It’s hard to ignore a girl like Masline. An 18-year-old student at a school just outside of Harare, Zimbabwe’s capital, she is smart, confident and determined. Talking about her hobbies makes her smile. She loves to write poetry and is especially inspired by Shakespeare’s Othello.
Masline is a great example of what happens when girls are empowered to reach their potential. She sailed through her secondary school exams with top marks, and once she finishes her current course of study she would like to become a teacher and act as a role model for other girls.
The sad truth, however, is that around the world there are millions of girls who don’t have the opportunity to fulfill their dreams like Masline.
In a recent qualitative research study of vulnerable girls in Zimbabwe, 81 percent of the 121 girls Plan International spoke to said that at one point or another they had to drop out of school, either temporarily or permanently. Most of the time this was because they couldn’t afford tuition and school fees. Once out of school, they said it was hard to go back and doubly hard to fight off the pressure they faced to get married and lessen the financial strain on their families.
When girls drop out of school and get married as children, they often become invisible to governments and policymakers because their realities are not being captured in official data and statistics. They become much easier to overlook and more vulnerable to abuse, exploitation and violence.
The plight of invisible girls is the focus of our new report, “Counting the Invisible,” which makes the case that improved data on the barriers facing girls and women is essential to achieve true equality.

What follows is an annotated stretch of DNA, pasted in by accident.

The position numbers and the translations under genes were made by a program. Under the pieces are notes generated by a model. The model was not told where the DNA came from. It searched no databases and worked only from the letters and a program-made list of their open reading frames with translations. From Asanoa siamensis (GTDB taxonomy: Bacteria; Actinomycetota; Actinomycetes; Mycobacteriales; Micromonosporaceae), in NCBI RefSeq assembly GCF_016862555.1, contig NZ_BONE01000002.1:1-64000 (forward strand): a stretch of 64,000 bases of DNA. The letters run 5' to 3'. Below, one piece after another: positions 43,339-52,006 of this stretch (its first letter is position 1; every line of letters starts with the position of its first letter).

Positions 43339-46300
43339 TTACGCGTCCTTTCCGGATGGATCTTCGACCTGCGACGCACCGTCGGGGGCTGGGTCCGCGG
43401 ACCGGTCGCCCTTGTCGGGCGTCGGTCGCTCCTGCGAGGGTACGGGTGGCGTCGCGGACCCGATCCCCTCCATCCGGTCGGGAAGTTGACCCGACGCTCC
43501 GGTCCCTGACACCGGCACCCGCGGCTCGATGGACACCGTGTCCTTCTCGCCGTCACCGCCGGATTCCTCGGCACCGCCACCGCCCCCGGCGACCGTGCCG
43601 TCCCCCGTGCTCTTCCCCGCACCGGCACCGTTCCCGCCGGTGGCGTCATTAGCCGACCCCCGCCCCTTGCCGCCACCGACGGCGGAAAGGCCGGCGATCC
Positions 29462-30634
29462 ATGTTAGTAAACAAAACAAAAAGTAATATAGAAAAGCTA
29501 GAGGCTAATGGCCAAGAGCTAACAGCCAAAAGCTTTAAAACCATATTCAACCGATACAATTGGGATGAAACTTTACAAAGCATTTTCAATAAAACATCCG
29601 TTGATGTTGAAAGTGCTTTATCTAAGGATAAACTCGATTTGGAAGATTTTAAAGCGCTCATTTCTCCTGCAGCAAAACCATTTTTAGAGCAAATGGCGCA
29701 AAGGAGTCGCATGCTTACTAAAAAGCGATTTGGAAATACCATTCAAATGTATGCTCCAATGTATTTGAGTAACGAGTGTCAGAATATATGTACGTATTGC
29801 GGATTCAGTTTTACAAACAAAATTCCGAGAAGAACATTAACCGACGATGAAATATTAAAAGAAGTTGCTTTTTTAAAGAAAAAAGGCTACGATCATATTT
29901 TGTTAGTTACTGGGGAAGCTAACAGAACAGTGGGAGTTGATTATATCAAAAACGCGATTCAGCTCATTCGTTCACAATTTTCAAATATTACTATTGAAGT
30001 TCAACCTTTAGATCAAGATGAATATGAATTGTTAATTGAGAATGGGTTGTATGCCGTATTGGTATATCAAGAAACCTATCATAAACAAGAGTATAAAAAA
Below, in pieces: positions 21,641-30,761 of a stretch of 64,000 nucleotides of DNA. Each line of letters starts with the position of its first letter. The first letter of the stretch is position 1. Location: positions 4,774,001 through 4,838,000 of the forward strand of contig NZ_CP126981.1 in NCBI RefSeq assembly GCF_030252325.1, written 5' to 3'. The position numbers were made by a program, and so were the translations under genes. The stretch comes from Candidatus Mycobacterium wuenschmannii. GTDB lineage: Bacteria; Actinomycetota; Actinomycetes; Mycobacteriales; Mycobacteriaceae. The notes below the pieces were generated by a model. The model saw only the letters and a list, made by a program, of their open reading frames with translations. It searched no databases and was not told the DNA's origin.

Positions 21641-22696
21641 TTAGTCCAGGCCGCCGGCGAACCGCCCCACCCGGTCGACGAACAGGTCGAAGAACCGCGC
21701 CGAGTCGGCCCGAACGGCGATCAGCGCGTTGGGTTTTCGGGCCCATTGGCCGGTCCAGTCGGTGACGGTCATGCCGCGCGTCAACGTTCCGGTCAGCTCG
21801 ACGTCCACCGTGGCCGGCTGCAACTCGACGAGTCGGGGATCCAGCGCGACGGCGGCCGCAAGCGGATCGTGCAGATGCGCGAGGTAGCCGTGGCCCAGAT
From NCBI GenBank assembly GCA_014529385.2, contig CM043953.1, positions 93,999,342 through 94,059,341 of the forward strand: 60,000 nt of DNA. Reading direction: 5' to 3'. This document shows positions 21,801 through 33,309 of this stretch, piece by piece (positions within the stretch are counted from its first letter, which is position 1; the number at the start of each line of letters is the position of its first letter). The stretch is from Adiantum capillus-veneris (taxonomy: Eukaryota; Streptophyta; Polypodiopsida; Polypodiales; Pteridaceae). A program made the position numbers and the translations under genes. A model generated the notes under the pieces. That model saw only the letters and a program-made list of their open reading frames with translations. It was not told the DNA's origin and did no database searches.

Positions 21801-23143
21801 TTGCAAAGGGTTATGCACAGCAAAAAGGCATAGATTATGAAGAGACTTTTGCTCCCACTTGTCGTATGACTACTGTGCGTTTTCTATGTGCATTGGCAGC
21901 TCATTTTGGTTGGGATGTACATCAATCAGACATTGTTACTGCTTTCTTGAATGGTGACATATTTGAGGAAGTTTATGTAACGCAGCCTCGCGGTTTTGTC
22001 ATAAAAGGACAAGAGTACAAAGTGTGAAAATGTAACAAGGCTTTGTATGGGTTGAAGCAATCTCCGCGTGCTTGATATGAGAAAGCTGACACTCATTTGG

How Data Can Help
Just having more data will not make all the difference to these girls. Data alone can’t change the world, but when data is collected and analyzed in the right way, they certainly can help make change possible. The insights it reveals can help inform policy and program choices. It can identify needs and challenges and help lead us to the groups of people who face the biggest barriers to realizing their rights, such as rural communities, ethnic minorities and people with disabilities. It can provide the evidence advocates need to press for change. And it can show us what works and what does not, so we can be sure to invest in the solutions that really transform lives.
Here’s an example: Let’s say a municipality wants to address the barriers girls face in getting to school. The municipality puts public transportation options in place so girls don’t have to walk long distances, and then it measures how many girls have access to that public transportation. Still, the problem persists – many girls still walk long distances or fail to attend school.
What this municipality failed to do was talk to the girls themselves to fully understand the challenges they face. If they had done some qualitative research, they might have learned that many girls are afraid for their safety in public. In Nicaragua, 65 percent of the girls we spoke to said they do not feel safe on public transportation and 59 percent do not feel safe walking on their own in public places. If girls don’t feel safe riding the bus or walking by themselves in public, having access to public transportation has little meaning in their lives.